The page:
HHS on Tuesday lifted a limit on fees that providers and companies are allowed to charge when a patient requests to send their health data to a third party after a federal judge nixed the policy.
The judge ruled that some portions of a 2016 HHS guidance are impermissible under the Administrative Procedure Act, which governs how federal agencies develop regulations and conduct notice-and-comment rulemaking.
The limit on fees that organizations are allowed to charge third parties—such as law firms or life insurers—no longer applies. But Roger Severino, director of the HHS' Office for Civil Rights, said that fees are still capped when a patient requests access to their own records.
"Individuals still have the right to timely access to their own health records at a reasonable cost and OCR will continue to vigorously enforce that right consistent with the court's order," he said.
In 2016, HHS issued a guidance limiting the fees that third parties can be charged when requesting health data on a patient's behalf. The agency placed a cap on all fees, and said third parties could be charged the same amount as patients who request their own data.
HIPAA-covered entities and business associates were directed to charge fees based on calculating the labor cost it takes to fulfill a record request or by charging a flat fee capped at $6.50 per request.
The restrictions on what companies may charge patients—often referred to as the "patient rate"—are meant to ensure patients have affordable access to their own health data.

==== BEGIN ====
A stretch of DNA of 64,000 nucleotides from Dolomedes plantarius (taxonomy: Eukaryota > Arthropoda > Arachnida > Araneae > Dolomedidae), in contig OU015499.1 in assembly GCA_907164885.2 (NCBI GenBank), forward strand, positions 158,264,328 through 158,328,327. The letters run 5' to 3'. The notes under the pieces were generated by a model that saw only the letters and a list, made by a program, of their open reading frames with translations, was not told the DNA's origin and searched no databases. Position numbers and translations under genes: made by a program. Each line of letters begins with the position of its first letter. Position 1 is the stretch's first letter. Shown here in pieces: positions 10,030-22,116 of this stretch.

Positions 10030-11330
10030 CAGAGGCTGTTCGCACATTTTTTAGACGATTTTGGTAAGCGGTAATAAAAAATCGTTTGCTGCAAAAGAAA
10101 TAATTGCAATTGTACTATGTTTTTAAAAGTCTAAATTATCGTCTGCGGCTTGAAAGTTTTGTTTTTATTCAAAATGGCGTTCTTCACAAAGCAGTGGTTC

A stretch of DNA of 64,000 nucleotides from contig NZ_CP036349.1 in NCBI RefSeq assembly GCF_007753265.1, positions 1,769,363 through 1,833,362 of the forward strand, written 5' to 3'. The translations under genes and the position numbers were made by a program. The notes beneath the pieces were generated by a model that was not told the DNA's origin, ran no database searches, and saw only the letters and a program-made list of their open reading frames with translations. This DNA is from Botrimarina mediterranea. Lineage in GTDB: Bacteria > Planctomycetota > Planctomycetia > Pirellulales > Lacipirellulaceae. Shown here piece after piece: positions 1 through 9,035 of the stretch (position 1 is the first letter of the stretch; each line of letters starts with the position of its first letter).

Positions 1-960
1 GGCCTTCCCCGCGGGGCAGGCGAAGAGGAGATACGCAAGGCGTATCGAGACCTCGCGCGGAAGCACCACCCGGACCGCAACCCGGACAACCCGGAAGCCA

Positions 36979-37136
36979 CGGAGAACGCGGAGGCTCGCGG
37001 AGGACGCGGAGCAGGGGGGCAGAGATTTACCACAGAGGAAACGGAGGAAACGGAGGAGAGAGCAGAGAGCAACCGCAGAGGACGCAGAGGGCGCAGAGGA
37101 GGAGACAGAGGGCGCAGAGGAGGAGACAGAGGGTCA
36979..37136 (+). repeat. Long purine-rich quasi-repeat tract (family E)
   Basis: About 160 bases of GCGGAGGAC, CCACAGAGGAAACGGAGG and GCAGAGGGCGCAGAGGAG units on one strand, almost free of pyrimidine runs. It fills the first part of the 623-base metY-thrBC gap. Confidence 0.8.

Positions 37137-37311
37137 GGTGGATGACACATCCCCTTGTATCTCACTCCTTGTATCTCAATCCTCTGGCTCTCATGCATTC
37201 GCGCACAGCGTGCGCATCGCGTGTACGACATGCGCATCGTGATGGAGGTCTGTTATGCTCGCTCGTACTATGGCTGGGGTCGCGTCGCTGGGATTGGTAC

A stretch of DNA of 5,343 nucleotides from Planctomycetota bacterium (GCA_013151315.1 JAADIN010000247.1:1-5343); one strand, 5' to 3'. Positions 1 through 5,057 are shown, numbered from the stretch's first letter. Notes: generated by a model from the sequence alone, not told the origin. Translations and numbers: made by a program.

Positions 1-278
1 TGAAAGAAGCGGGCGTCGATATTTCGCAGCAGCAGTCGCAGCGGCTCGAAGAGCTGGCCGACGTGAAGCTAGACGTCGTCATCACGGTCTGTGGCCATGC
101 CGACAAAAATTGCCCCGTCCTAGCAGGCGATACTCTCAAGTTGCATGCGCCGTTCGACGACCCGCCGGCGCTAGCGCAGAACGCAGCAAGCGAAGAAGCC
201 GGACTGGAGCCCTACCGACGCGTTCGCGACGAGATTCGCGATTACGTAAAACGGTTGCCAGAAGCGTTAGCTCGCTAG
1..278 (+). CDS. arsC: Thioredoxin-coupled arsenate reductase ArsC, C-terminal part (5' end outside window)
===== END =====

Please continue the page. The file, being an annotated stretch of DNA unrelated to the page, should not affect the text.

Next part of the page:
But extending that rate to third parties should have gone through a notice and comment rulemaking, according to U.S. District Judge Amit Mehta in Washington in his 55-page opinion.
HHS had asked Judge Mehta to dismiss a lawsuit between the agency and Ciox Health, a health information management company that handles record-retrieval requests for providers, patients and third parties.
Ciox sued HHS in 2018, arguing that components of the department's 2013 HIPAA omnibus rule and 2016 guidance violated the APA's procedural requirements. Ultimately, the fee caps led Ciox to lose millions of dollars, according to the ruling.
Ciox on Wednesday emphasized that the ruling did not change the patient rate, but disallowed it for "non-patients," such as insurance companies and lawyers.
"Ciox always has and continues to strongly support patients' secure and unrestricted access to their medical records, including making the process easier," the company said in a statement. "This ruling enables Ciox to continue helping providers achieve these objectives."
Judge Mehta also vacated a HHS rule from 2013 that broadened a directive established in the Health Information Technology for Economic and Clinical Health Act of 2009. HITECH said that patients can request for organizations to send a copy of their electronic health record to a third party, and the rule said that should include any protected health information even if it's not stored in an EHR.
The judge said OCR couldn't add that regulation, since it goes beyond statutory requirements set by Congress.
OCR has been ramping up its work to give patients easier access to their medical information. Last year, the agency announced the first two settlements—both costing providers $85,000—under its right of access initiative, which ensures patients have access to their medical records as mandated under HIPAA.
The ruling raises questions about whether the OCR has the authority to revamp HIPAA, as some lawmakers and healthcare stakeholders have called for in recent years, said Lucia Savage, chief privacy and regulatory officer at digital therapeutics company Omada Health and former chief privacy officer at HHS' Office of the National Coordinator for Health Information Technology.
Savage worked with the OCR to help write the 2016 guidance while at the ONC.
"The court really constrained OCR's authority to write new regulations and interpret new federal laws that come down the pike," she said. "If OCR lacks the authority to refresh and modernize HIPAA as technology evolves, then HIPAA privacy rule is really kind of frozen in time."